Book Review: “Unsung Eagles: True Stories of America’s Citizen Airmen in the Skies of World War II” by Jay Stout

Jay Stout has written a fine book about the citizen of airman of World War II. This is an oral history instead of a traditional history. It is the remembrances of the ordinary men who answered the call of their country.

Reading the book reminded me of sitting at my local coffee shop and listening to the old timers tell the stories of their youth when they served the USA. It doesn’t give you the global, geopolitical strategies or the military master plan. Instead you get snap shots of the young men as you put their piece of the puzzle into the larger picture. It helps to see the bigger picture a little more clearly from the average airman’s point of view.

“Unsung Eagles: True Stories of America’s Citizen Airmen in the Skies of World War II” by Jay Stout. The publisher is Casemate Publishing. It is enjoyable, easy reading, and well worth the purchase price. Well done!

The Campaigns for Vicksburg, 1862-63: Leadership Lessons by Kevin Dougherty

Five stars plus! I loved reading this amazing book by Kevin Dougherty. “The Campaigns for Vicksburg, 1862-63: Leadership Lessons” is too good of a book to be relegated as just another history of Vicksburg. Bookstores should not limit the book to assignment in the military history section. It deserves a prominent place in the business section with the books on leadership and management as well as the military history section. As I read the book I was reminded of a book I read in the early 1990s, “Leadership Secrets of Attila the Hun”. The book is that good!

Kevin Dougherty does a great job of providing leadership lessons from the key military and political leaders of the time.  He helps us understand Vicksburg. He does this by sharing the challenges, characteristics, and styles associated with leadership during the Civil War. He follows with an overview of the entire Vicksburg Campaign.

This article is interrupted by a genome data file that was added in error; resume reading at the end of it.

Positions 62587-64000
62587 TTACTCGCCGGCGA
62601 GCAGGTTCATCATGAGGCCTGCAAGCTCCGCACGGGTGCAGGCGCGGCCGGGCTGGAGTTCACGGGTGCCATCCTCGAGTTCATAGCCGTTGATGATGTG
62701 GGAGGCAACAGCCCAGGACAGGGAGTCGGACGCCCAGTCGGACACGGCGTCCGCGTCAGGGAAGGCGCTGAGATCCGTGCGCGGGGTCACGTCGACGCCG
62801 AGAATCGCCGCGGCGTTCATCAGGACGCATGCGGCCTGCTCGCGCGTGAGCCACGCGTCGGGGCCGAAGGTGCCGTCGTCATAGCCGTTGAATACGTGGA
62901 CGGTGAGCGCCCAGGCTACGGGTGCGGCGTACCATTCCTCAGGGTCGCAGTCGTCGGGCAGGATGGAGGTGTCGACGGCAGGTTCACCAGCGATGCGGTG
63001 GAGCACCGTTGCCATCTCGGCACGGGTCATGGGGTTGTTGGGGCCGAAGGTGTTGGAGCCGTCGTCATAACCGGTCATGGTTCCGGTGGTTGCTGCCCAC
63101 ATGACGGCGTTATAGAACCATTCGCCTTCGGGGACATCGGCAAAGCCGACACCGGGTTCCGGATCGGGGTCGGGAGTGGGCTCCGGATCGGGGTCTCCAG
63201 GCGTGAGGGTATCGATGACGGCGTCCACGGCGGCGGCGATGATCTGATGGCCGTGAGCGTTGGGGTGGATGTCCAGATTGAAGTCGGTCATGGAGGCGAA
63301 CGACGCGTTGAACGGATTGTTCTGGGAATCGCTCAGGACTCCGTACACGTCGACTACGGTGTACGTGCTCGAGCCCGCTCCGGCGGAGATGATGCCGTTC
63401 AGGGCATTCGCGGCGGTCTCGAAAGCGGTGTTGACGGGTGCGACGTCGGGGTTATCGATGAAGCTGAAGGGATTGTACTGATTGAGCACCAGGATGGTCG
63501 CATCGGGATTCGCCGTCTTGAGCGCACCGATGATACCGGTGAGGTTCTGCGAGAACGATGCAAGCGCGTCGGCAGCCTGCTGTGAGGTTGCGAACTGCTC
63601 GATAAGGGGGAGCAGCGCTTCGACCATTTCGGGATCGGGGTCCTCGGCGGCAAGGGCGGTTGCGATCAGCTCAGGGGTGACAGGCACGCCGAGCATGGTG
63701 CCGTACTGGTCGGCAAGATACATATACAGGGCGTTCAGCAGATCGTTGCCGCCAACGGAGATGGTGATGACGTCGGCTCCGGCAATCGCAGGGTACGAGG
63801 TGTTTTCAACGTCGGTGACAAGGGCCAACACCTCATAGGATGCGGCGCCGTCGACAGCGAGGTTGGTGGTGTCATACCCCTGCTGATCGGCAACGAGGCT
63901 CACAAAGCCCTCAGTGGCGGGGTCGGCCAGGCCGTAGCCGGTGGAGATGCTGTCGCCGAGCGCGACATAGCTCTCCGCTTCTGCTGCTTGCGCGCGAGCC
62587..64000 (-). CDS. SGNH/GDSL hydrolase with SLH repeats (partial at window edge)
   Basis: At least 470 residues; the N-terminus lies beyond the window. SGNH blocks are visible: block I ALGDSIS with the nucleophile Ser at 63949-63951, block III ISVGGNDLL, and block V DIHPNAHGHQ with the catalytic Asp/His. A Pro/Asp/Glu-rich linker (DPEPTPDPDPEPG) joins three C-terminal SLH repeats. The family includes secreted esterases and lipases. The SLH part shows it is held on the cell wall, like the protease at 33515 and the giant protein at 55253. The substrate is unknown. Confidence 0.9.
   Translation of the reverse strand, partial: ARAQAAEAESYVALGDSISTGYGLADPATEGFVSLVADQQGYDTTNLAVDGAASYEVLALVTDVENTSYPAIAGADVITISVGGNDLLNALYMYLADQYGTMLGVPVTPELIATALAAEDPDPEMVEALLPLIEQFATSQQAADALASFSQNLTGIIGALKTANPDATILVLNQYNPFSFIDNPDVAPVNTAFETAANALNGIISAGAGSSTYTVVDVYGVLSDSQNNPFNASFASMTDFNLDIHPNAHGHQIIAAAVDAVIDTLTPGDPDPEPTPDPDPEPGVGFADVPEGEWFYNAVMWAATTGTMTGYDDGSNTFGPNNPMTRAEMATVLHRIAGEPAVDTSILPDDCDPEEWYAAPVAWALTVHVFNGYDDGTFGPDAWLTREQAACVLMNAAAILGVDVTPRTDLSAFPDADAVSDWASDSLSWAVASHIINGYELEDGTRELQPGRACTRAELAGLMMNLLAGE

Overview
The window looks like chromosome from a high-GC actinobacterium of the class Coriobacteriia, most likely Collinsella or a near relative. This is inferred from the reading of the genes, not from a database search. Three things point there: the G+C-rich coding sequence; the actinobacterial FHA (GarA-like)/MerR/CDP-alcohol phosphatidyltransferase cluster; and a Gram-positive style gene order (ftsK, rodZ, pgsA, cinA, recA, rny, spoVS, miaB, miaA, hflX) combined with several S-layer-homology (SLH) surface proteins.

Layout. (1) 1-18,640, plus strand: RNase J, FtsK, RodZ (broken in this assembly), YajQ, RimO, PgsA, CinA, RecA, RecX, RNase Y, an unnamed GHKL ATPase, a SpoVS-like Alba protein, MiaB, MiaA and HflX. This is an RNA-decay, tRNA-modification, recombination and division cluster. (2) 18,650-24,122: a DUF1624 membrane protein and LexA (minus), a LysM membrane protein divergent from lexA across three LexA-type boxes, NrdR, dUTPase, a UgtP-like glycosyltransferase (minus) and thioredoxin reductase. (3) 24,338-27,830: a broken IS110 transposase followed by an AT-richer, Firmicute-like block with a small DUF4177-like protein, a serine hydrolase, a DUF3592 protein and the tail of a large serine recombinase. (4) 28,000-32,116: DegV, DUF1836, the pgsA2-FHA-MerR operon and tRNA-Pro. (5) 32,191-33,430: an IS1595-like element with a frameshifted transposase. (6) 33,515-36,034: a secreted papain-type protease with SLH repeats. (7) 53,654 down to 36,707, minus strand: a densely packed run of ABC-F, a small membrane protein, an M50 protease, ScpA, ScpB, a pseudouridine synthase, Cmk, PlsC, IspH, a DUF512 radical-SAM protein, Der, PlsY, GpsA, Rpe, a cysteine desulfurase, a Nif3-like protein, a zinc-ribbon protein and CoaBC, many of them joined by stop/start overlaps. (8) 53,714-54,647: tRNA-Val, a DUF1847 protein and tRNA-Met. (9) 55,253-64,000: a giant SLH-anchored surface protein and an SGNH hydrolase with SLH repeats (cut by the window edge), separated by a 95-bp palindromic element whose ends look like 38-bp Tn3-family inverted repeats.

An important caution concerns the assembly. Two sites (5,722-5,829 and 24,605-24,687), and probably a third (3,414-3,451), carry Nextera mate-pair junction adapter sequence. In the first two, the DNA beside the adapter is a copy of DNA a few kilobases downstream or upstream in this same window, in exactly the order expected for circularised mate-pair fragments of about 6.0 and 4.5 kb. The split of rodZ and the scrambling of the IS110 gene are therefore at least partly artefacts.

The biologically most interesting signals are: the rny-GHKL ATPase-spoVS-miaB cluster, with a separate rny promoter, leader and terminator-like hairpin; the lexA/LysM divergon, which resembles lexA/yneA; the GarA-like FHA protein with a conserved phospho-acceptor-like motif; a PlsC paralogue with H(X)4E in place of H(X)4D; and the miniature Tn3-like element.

Next, he provides thirty case studies or leadership vignettes. He starts with General Winfield Scott’s Anaconda Plan. He carries us systematically through the campaign. We meet and learn about the key leaders and engagements. Each of the thirty vignettes begins with the short summary. It follows with a succinct history of the event (e.g. Chickasaw Bayou: William Sherman and Knowing When to Quit). Sharing the resulting leadership lessons learned from the event follow. The chapters (vignettes) conclude with a sidebar of “Takeaways” which provide a succinct summary of the lessons learned.

As you are enjoying reading the book, you learn valuable lessons on the difference between management and leadership. You gain an understanding of servant leadership. You see the value of clear communication from leaders to their subordinates. You comprehend the worth of personal presence of the leader in an organization.

The author ends the book with conclusions about leadership during the Vicksburg campaign. The areas covered are strategy, confidence, unity of effort, frame of reference, situational awareness, risk taking, problem solving, personal bravery, and technical skill. The inclusion of the Vicksburg Campaign Order of Battle as an appendix is appreciated and helps with the understanding of the size of the leadership task faced by General U.S. Grant.

“The Campaigns for Vicksburg, 1862-63: Leadership Lessons” is a valuable addition to the study of leadership and Vicksburg.  It would be an excellent study for business leaders as well as the professional officer and soldier. I recommend its addition to the personal library of all students of military science. My hope is it would be included in the reading lists of the officer basic or advanced courses. As in “Leadership Secrets of Attila the Hun”, the lessons presented in “The Campaigns for Vicksburg, 1862-63: Leadership Lessons” are timeless.

Well done, Lt. Col. Kevin Dougherty, Ph.D. , US Army (retired) Adjunct Professor, Tactical Officer at The Citadel. I enjoyed your book. Well done, indeed!